5. Singing

As kids, we sung tons of songs, from The Itsy-Bitsy Spider to whatever was on the radio, with little self-consciousness. But how often do you sing as an adult, or even hum or whistle? See if you can get more music in your life and express yourself loudly, quietly, publicly or only in the shower. Don’t worry about being on key, just enjoy yourself. Singing can be a beautiful, fast, cathartic and free stress reliever that just about anyone can enjoy.

[Michelle adds: Absolutely true, though as one who is tone-deaf and can't sing on key to save my life, I usually sing only when at home alone. Another great thing about singing is that it often leads to that other great stress-reducing activity….dancing!]

6. Playing Games

As kids, we always played games. From Chutes and Ladders and Twister to Clue and Go Fish, we knew how to have fun. As adults, we may find ourselves too busy to play games, but don’t underestimate the stress-relieving benefits of a quick game of Boggle or other fun games. And now that you’ve grown up, your inner child can play these games right on your computer!

[Michelle adds: Sudoku…..I am totally hooked on sudoku and play a couple (or more!) games a day. Here is a website that offers free, online puzzles in a variety of difficulty levels. http://www.websudoku.com/ Enjoy!]

7. Drawing, Painting, Sculpting

Just about everyone drew pictures as a kid. However, expressing what’s inside with crayons, pencils or finger paints shouldn’t just be a pastime of kids and a lucky few adults who become professional artists. Whether you doodle with pens while you take a break at work, or buy some artist supplies and go wild in your spare time, working art into your life can help you process emotions, express yourself, relieve stress, and leave you with something to frame, or at least hang on the fridge.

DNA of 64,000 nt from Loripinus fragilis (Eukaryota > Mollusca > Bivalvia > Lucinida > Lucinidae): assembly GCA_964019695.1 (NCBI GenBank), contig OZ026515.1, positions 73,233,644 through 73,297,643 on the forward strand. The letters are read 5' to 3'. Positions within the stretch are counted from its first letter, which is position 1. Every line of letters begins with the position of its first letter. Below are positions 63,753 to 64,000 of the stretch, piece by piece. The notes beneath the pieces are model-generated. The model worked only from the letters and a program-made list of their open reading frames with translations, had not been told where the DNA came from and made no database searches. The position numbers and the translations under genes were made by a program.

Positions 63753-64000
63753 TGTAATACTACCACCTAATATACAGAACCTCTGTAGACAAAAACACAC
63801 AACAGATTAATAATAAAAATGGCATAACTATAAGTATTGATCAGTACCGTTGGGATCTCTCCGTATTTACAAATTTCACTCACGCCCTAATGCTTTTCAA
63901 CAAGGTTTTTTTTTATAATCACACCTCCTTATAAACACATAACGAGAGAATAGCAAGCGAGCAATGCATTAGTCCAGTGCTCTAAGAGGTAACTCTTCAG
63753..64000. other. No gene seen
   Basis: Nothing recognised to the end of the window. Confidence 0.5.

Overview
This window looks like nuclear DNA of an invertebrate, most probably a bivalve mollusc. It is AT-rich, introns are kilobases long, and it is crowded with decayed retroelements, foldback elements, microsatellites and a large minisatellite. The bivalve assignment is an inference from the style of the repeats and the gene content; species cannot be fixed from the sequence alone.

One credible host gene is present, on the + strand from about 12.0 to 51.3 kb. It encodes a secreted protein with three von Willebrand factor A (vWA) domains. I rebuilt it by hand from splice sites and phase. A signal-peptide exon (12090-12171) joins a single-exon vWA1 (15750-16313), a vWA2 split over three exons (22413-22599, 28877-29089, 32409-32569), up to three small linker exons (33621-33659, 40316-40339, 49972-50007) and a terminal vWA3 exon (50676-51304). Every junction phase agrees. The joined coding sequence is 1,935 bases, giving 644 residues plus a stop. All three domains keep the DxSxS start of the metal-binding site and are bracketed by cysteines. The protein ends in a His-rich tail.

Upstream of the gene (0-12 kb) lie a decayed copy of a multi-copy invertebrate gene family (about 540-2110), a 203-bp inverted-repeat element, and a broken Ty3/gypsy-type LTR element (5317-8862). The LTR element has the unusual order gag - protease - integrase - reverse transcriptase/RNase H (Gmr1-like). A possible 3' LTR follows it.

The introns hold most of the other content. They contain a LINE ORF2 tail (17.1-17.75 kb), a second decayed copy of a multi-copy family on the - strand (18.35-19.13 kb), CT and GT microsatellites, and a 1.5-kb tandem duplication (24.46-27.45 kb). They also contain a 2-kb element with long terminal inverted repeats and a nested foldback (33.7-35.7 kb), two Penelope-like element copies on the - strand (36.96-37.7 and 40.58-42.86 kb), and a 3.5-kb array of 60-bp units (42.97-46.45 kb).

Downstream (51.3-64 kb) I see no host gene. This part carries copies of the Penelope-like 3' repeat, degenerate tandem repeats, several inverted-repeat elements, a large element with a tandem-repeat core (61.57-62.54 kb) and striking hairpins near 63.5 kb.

[Michelle adds: if, like me, even your stick figures look weird, there are still artistic options to be enjoyed. I enjoy mandala coloring for one, and have dabbled in Chinese brush painting, both very relaxing pursuits. Also, "art" can extent to other creative endeavors like poetry and creative writing, or craft projects. Just have fun with it!]

8. Writing Notes

As we got older, some of us kept diaries, and we probably all enjoyed writing notes to our friends. These are still good stress management techniques to practice as adults. The health and stress management benefits of journaling have been demonstrated by research, and you can journal about your emotions, record your dreams, or keep a gratitude journal. And if you want to write notes to friends again, you can visit the forum, connect with others, and share your thoughts.

[Michelle adds: Another great way to share your thoughts and opinions via the written word is through email lists. You can easily find a list to join with people who share your tastes and topics by visiting Yahoo!Groups http://groups.yahoo.com/ or Google Groups http://groups.google.com/. Do be careful though; not all groups are created equal and problems can crop up. I suggest you create a free Yahoo! or Google email address to use when subscribing to email groups. If a particular group doesn't work for you or problems arise, you can always leave and try another.]